Before getting into how to get rid of the grubs on your lawn, we should first look at what grubs are. Lawn grubs, often called white grubs, are squirmy larvae of different scarab beetles such as Japanese beetles, African black beetles, European chafers, or June bugs. These pests are dormant during the winter and become active during the spring and early summer, appearing as pale white worms with brown heads, soft bodies, and three pairs of legs. They usually curl into a C shape when they are disturbed.


How destructive are lawn grubs?


So how do these c-shaped pests damage lawns? While a small population of grubs is generally not an issue, a large population can cause significant damage to an entire garden or natural grass lawn. These pests burrow into the soil and feed on organic matter and the roots of your grass and other foliage. When the grass is damaged at the root level, it becomes challenging for your lawn to absorb water and the soil nutrients it needs to stay healthy. However, they are not harmful to people and pests.

Grubs can also destroy your lawn indirectly, as birds, raccoons, skunks, and other grub-eating rodents will dig through your lawn to get to the grubs.


What are the signs of lawn grubs?


The first step to treating your grub problem is identifying it. The first sign of lawn grub presence is irregular brown or yellow patches of lawn which come off easily when pulled, like a layer of the carpet. Here are even more signs of grub worms on your lawn.


  • Increase in activity of other pest species: Birds, raccoons, moles, and skunks feed on grub worms, and they will tear up and dig through your lawn to get to them.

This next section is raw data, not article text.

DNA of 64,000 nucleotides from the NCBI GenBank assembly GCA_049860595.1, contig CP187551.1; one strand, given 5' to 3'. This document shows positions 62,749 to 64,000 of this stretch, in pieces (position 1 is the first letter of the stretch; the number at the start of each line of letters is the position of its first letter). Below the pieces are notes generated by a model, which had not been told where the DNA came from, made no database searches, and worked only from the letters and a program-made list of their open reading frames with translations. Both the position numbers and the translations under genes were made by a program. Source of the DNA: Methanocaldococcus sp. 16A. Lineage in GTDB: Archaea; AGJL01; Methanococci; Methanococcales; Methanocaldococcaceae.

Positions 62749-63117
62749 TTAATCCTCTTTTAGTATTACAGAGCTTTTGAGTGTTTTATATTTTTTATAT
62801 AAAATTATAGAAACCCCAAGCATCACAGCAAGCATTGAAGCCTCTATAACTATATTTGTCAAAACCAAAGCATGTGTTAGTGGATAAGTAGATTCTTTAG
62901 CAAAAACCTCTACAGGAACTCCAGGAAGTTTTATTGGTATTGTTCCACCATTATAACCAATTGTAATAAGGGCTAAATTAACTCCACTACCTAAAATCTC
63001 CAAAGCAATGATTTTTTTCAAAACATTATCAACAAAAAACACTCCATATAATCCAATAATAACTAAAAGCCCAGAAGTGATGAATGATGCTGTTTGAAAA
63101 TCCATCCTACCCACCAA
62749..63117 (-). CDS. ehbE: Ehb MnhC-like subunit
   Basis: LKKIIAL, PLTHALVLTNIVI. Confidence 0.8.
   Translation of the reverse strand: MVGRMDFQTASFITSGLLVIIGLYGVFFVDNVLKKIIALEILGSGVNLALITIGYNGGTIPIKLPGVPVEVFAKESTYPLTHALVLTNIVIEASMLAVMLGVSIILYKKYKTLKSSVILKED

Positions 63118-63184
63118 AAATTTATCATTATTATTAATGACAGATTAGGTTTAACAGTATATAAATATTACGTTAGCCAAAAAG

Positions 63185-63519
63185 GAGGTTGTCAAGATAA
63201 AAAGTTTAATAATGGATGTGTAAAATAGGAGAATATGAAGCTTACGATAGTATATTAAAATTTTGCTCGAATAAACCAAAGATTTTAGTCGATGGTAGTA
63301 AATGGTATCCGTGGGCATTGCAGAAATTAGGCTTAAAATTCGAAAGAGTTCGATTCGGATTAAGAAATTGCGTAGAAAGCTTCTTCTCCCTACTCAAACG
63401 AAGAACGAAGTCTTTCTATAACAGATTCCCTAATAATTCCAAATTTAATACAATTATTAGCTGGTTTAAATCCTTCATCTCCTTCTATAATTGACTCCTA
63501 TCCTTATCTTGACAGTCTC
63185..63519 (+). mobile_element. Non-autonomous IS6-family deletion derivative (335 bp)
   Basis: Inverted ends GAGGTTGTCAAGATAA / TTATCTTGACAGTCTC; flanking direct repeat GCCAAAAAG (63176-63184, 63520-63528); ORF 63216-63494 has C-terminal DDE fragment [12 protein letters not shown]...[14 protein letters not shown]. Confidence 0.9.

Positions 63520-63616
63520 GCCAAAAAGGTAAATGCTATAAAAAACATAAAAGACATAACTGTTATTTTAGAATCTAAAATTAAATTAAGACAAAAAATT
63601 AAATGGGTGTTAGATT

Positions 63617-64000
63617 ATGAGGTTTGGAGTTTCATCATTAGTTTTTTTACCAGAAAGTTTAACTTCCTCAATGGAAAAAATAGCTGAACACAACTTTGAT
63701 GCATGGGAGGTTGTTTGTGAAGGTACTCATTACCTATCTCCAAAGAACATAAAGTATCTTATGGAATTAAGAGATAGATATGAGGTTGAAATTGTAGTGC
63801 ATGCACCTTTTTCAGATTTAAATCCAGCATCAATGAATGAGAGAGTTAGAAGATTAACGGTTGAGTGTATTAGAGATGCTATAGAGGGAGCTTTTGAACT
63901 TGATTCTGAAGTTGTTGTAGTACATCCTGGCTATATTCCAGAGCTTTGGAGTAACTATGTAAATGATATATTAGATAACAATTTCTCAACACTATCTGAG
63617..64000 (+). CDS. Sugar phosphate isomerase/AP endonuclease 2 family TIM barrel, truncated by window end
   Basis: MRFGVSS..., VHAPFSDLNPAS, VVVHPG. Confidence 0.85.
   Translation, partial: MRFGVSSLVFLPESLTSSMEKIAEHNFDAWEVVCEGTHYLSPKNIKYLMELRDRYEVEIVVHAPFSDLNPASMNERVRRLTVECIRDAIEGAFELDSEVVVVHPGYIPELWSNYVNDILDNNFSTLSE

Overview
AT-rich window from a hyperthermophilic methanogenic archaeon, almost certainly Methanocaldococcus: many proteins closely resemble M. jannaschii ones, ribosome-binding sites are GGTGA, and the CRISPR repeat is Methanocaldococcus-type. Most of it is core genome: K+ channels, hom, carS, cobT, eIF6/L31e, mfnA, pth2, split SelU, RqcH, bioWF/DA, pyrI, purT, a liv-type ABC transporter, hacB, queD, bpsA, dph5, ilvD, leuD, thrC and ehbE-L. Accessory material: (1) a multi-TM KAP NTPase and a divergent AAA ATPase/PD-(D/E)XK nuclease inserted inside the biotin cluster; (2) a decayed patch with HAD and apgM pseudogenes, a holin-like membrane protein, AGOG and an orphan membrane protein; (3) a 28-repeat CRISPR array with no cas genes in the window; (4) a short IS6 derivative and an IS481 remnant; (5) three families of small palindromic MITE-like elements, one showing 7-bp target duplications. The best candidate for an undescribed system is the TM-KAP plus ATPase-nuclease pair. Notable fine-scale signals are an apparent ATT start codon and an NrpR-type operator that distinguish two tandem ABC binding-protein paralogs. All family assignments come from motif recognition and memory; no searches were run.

• A spongy turf: In some cases, your may notice your lawn feels spongy or springy when you walk on it. This is an early sign of a grub infestation.
  • Increasing numbers of beetles: If you’ve noticed many beetles or moths flying around your lawn, it could be the females scouting the area for where to lay their eggs.


One way to be sure you are dealing with grubs is to see them with your own eyes. Conduct a simple test by digging up a damaged area of your lawn. The presence of a few grubs say less than five is normal, but a large number (over 10 worms) indicates that you have a full-blown infestation in your hands, and immediate action needs to be taken.


Ways to get rid of grub worms


Now that you are sure that grub worms are responsible for the brown patches on your lawn, it is time to take action. Chemical, as well as natural options, are available for killing grubs. However, the best period to apply these treatments is in late summer or fall as they are closer to the surface, unlike in winter, when they will be deeper in the ground.


Natural ways

  • Introducing beneficial nematodes: These are microscopic parasitic roundworms that release bacteria that attack all sorts of garden pests, including grub worms, without harming earthworms, plants, or pets. Because nematodes are living creatures, you must keep them from direct sunlight and apply them to your lawn soon after purchasing them. Nematodes love moisture, so be sure to mix the nematodes with water and spray it onto the affected areas. 
  • Treat with milky spore: Milky spore is a microbial bacterium that infects only Japanese beetle grubs. Milky spore comes in powdered form. To apply, sprinkle powder batches in a four-square-foot grid of your lawn, which you should then water gently.
  • Attract birds to your lawn: Since chickens and birds like crows feed on grubs, it is beneficial to attract them to your lawn. You can do this by adding bird feeders, birdbaths, and birdhouses around your yard.


Chemical ways

  • Apply grub control pesticide: Grub control insecticides that contain active ingredients such as bifenthrin, imidacloprid, trichlorfon, or carbaryl kill grubs upon contact. They come in granular or liquid form. 


– For granular pesticides, apply them directly to your lawn and water them down afterward,

– For the liquid ones, mix according to the label instructions and spray on the soil until it is deeply saturated.